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Fraud and ID Theft Awareness

 Fighting Back Against Identity Theft

 

Fraud Alerts

Crooks use clever schemes to defraud millions of people every year. They often combine sophisticated technology with age-old tricks to get people to send money or give out personal information. They add new twists to old schemes and pressure people to make important decisions on the spot. One thing that never changes: they follow the headlines — and the money.

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The 4 most common mortgage and real estate scams
and how to avoid them

Criminals are getting more creative in how they target consumers trying to buy or rent a home or considering refinancing. Getting scammed can lead to major financial headaches for unsuspecting victims.  In 2017 alone, 9,645 victims reported real estate fraud, resulting in losses of more than $56.2 million, according to data from the FBI’s Internet Crime Complaint Center.  Here are four common real estate and mortgage scams — and tips to avoid becoming a victim.

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Top 10 List of Scams of 2019

There are many ways to measure the largest scams, but most measure them by the number of people affected and the total dollars scammed.  This list focuses on the scams that you could avoid, those reported to the CFR, FTC, Fraud.org and BBB (Better Business Bureau).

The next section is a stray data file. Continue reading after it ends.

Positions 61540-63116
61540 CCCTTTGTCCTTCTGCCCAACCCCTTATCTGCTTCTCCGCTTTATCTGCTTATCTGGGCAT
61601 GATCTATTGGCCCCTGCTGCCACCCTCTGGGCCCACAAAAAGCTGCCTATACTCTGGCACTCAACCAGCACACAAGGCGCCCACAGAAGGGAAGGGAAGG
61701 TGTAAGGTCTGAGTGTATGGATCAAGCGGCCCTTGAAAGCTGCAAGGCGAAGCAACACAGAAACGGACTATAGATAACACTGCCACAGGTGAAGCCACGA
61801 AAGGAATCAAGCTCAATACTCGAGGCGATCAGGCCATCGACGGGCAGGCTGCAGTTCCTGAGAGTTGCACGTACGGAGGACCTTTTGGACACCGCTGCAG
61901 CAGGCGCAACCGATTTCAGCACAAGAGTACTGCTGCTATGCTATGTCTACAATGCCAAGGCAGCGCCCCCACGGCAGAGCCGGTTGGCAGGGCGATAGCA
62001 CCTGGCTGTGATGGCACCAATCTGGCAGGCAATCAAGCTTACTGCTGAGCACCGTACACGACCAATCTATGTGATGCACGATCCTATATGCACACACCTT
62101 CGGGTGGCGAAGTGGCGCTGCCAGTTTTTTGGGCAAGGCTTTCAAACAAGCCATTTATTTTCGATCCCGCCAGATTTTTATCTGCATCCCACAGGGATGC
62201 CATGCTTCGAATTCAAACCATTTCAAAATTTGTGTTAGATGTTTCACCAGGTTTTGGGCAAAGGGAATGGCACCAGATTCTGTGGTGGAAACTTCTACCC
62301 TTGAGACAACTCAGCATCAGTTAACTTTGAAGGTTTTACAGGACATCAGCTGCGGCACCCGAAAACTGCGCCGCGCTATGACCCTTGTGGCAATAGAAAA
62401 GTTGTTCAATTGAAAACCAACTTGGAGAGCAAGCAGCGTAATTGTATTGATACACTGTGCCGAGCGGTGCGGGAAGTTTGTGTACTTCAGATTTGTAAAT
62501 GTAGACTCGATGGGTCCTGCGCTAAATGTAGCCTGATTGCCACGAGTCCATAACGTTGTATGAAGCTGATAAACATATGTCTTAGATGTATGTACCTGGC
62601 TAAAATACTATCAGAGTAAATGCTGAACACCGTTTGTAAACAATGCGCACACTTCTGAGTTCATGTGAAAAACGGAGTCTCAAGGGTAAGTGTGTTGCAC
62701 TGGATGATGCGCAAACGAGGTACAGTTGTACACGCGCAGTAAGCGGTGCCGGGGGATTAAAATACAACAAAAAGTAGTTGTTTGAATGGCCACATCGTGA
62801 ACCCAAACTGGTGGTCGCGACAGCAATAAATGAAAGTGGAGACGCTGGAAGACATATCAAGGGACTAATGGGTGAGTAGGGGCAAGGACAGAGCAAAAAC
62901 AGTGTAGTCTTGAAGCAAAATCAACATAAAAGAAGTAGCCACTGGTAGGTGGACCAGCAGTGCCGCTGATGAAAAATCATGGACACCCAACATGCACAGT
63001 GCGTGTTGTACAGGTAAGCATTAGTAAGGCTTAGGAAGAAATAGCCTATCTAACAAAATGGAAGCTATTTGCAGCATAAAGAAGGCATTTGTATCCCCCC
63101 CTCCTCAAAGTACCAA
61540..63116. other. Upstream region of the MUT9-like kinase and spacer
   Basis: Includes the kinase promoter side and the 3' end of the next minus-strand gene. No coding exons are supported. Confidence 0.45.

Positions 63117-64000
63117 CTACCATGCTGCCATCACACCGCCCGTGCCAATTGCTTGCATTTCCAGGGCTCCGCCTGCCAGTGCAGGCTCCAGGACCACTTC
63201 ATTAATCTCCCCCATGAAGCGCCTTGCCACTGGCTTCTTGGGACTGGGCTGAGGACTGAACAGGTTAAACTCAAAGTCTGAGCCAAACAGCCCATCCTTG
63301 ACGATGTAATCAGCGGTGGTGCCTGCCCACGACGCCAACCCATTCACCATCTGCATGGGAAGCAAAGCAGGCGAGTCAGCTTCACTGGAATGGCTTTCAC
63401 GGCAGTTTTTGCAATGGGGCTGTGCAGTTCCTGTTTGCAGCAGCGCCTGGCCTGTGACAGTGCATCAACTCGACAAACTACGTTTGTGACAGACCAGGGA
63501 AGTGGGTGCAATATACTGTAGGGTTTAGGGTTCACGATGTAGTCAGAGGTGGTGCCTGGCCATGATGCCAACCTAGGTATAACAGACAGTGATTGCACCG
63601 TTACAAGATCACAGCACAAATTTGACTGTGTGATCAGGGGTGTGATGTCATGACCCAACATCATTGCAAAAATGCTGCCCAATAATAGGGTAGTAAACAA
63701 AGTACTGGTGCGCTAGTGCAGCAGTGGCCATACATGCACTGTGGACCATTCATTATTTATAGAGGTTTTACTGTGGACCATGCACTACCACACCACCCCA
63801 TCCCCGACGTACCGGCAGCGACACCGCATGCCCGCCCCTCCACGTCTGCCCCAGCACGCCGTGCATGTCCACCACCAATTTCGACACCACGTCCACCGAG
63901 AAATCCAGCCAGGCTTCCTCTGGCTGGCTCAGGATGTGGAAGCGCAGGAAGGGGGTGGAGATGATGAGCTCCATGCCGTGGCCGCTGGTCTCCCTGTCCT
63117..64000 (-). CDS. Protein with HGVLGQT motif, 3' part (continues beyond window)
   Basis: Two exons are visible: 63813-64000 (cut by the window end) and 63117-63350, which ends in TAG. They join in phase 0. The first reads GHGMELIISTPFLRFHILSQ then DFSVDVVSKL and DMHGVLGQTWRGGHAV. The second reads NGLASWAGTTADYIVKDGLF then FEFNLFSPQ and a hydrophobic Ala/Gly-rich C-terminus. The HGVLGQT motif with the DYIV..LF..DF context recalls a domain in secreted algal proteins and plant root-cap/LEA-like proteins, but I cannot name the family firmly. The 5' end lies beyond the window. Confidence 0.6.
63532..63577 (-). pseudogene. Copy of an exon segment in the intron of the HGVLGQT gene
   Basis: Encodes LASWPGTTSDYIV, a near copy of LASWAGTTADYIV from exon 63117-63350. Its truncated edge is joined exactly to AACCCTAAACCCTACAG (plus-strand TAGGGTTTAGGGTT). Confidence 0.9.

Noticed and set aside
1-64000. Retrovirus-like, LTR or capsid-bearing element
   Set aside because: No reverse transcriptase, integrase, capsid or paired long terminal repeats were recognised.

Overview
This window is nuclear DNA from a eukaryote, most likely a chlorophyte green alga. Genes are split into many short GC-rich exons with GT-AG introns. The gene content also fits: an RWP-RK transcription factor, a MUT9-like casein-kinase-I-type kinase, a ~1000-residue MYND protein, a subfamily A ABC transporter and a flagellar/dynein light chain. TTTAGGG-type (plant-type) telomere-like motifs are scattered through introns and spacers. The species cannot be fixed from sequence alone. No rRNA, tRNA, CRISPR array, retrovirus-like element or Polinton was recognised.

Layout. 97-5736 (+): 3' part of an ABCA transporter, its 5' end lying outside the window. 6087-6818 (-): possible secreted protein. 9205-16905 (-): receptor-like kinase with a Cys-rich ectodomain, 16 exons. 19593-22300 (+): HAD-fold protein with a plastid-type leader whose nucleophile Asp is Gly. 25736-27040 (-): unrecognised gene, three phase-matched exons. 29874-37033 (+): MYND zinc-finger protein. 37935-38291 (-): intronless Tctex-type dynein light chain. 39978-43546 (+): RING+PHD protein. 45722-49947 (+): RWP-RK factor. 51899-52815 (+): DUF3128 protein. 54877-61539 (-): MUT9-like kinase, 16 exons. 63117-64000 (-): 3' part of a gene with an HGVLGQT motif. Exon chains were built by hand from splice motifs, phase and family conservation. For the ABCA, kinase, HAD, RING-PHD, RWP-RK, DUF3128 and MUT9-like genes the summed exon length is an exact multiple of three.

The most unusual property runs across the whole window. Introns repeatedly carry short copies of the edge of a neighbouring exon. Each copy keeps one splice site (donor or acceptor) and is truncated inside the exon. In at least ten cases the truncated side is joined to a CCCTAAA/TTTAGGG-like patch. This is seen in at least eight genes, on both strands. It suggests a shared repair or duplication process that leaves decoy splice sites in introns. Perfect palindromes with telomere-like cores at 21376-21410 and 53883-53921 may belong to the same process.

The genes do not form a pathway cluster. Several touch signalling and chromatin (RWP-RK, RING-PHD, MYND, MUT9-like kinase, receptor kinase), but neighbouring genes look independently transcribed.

• Debt Collection: Most of the complaints under this category involve debt collectors.  Consumers tell of receiving calls from harassing collectors who are threatening and will repeatedly call attempting to collect a debt.  Other complaints that fall under this category involve credit/debit card fees, credit repair companies and unauthorized use of credit/debit cards.  Some of these complaints involve hidden fees and billing disputes as well.
  •  Fake Government Officials: If you received an email, letter or phone call from a government agency (typically the IRS or FBI) and it instructs you to wire, Western Union or MoneyGram money someplace, or follow a link and enter information – don’t believe it!  The US Government would never instruct anyone to use those methods to pay any bill or carry out a financial transaction, particularly with an overseas bank or agency.

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Stay a step ahead with the latest info and practical tips from the Federal Trade Commission.

 

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